oils have some degree of anti-bacterial actions and as research has shown that
parts of some oils can gain access to the bloodstream via inhalation, a
systemic anti-bacterial action is at least feasible.

Bacterial and fungal infections of the skin.
Blends of oils like lavender, tea tree, fennel, Roman and German chamomile in
a cream base, or just diluted in fractionated coconut oil can produce a broad
spectrum of healing actions.

Herpes simplex virus.
Essential oils like tea tree, bergamot, eucalyptus and cajuput should ideally be
diluted slightly in alcohol such as gin or vodka. This solution can then be gently
applied to blisters, if stinging is too intense then wash the area with cold milk
or water. A good herbal remedy is fresh lemon balm leaves crushed and
applied - research has indicated anti-viral complexes in the water-soluble
portion of this plant.

Karposis sarcoma.
All citrus oils except F.C.F. bergamot (furocoumarin free) should be avoided on
skin cancers. terpeneless lavender, F.C.F. bergamot, tea tree, German
chamomile are all highly recommended.

Fungating cancers.
Great emotional relief can result from the use of essential oils. They will
enhance the self-image of severely ill patients by covering unpleasant body
smells, and some oils may also provide relief from itching and soreness.

Brain tumours.
Aromatherapy may well help to control vacillating moods; depression;
irritability and lethargy.

Care of the terminally ill.
We strongly believe that relief from stress and pain at any cost is paramount,
therefore ANY essential oil or other plant extract that can provide relief is
worth using, (provided it does not result in further discomfort). Morphine and
cannabis remain some of our most potent pain relievers despite the wonders of
the pharmaceutical sciences, and we should never forget they were traditional
herbal medicines.

The Carers: Aromatherapy for terminally ill people helps relatives and
partners when they realise that 'something is being done' to help their loved
ones, rather than just letting them lie in bed slowly dying. Surrounding the
patient with the wonderful scent of fragrant plant oils helps everyone cope with
emotionally charged situations. Carers may feel ‘more involved’ if they obtain
some education in how to use essential oils for palliative care.


Only a few aromatherapy courses provide sufficient training in the verifiable
adverse or therapeutic effects of essential oils, and few aromatherapists are
trained in any of the medical or botanical sciences. It is lamentable that
training of teachers in particular has not kept pace with the exacting
requirements of using of this therapy within a clinical setting.


We hear a lot about how they "protect the public", but in fact, they are of little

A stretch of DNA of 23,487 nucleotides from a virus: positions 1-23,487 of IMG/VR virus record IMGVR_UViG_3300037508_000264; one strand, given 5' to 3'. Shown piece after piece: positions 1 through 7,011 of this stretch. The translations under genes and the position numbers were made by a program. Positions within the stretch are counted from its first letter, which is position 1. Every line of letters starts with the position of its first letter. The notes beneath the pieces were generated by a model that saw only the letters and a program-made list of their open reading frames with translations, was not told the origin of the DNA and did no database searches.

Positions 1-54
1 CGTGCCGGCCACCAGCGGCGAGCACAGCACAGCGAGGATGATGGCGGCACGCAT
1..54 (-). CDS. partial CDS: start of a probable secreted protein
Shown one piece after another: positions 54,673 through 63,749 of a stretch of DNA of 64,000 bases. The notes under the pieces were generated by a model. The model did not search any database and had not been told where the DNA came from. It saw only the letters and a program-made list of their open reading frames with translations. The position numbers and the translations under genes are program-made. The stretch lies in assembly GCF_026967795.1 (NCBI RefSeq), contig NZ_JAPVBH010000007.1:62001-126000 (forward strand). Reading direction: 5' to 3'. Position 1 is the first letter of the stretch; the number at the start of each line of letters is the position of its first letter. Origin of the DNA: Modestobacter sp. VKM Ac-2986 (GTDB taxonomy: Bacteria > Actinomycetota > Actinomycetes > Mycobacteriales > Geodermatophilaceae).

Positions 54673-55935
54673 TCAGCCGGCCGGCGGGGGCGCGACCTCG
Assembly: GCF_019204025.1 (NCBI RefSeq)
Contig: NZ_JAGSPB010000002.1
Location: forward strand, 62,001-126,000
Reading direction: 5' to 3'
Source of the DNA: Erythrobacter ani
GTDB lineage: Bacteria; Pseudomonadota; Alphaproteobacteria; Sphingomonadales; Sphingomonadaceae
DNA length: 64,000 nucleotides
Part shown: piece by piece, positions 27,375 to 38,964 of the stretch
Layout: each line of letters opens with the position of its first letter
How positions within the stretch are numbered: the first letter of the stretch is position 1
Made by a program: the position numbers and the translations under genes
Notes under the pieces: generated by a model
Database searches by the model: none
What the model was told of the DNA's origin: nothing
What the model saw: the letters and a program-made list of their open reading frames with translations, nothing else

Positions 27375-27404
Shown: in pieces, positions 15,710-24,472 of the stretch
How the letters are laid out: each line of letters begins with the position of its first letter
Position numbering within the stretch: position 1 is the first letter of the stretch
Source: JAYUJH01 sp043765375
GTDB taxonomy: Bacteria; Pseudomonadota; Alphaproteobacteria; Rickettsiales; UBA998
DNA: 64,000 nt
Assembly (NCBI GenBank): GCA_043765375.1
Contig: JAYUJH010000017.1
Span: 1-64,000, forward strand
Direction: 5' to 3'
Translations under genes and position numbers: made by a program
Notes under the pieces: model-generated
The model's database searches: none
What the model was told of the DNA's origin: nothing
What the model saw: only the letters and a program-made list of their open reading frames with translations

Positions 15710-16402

real protection. They are not enforceable in law and anyone who watches the
B.B.C. television "Watchdog" programme will have seen time and time again
how ineffective such trade codes of conduct can be. These codes are there to
protect the trades concerned and to hoodwink the public, they give no realistic
protection in aromatherapy.

Many Aromatherapists and some training organisations maintain that essential
oils are "only safe in their hands". They use this marketing ploy to promote
their often overpriced and inadequate courses. In fact the vast majority of
essential oils have been passed as "safe for retail to the public other than in a
pharmacy" by the UK Dept. of Health. However, a few oils ARE unsafe and
some are still retailed to the public by unscrupulous suppliers without adequate
- Don't use any citrus oils except F.C.F. Bergamot on skin cancers or on
damaged skin.

- Don't use essential oils which could cause photosensitisation on anyone being
treated with drugs that also cause this problem.

- Don't use verbena oil on the skin.

- Don’t use benzoin on the skin (there is no such essential oil).

- Use all essential oils cautiously and extremely well diluted on anyone who has
very thin or fragile skin.

To summarise: aromatherapy can have wonderful benefits as a supportive
role in the treatment of individuals with H.I.V. but please be wary of all the
, use lots of common sense and study any safety guidelines carefully. If
you have just read this and you know someone with an A.I.D.S related illness,
or who is H.I.V.+, buy them a bottle of lavender or geranium oil. Then advise
they use 6-10 drops in a bath, or in a room diffuser. Their sense of well being
will soon improve, due to the beneficial effects of plant fragrances on the

1. R1-9 pages 15 & 29 National Aids Manual Centre for disease control and prevention

2. Kaada B. & TorsteinbØ O. 1989. Gen. Pharmac. Vol. 20. No. 4. 487-489.

Source and copyright: aromamedical.org
More posts